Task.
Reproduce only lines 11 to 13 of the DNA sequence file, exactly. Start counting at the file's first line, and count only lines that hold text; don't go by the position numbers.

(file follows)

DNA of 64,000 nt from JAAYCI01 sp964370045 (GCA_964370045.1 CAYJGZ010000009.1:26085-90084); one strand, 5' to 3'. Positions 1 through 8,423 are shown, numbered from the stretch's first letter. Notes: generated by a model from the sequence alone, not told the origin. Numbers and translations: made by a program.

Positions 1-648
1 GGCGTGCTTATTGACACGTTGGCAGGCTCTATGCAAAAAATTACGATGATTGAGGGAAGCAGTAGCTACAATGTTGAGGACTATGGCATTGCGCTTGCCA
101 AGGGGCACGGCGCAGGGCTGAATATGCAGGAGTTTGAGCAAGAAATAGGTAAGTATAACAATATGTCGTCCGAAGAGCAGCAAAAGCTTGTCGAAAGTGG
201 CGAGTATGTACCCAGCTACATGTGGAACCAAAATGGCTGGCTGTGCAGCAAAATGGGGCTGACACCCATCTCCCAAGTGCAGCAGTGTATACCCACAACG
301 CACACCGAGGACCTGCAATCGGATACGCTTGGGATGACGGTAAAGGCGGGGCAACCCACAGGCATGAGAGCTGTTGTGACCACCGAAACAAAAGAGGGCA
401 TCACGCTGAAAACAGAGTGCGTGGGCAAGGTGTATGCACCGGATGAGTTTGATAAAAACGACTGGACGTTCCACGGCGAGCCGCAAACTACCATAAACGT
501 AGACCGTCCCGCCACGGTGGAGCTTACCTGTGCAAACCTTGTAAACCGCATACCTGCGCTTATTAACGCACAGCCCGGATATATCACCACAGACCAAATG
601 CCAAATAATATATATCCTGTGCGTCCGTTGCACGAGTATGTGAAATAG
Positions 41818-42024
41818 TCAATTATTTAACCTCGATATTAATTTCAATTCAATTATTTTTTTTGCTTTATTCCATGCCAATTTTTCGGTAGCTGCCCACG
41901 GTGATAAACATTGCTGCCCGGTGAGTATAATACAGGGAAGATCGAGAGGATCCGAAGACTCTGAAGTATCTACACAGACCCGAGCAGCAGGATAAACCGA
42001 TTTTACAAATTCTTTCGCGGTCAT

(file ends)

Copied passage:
41818 TCAATTATTTAACCTCGATATTAATTTCAATTCAATTATTTTTTTTGCTTTATTCCATGCCAATTTTTCGGTAGCTGCCCACG
41901 GTGATAAACATTGCTGCCCGGTGAGTATAATACAGGGAAGATCGAGAGGATCCGAAGACTCTGAAGTATCTACACAGACCCGAGCAGCAGGATAAACCGA
42001 TTTTACAAATTCTTTCGCGGTCAT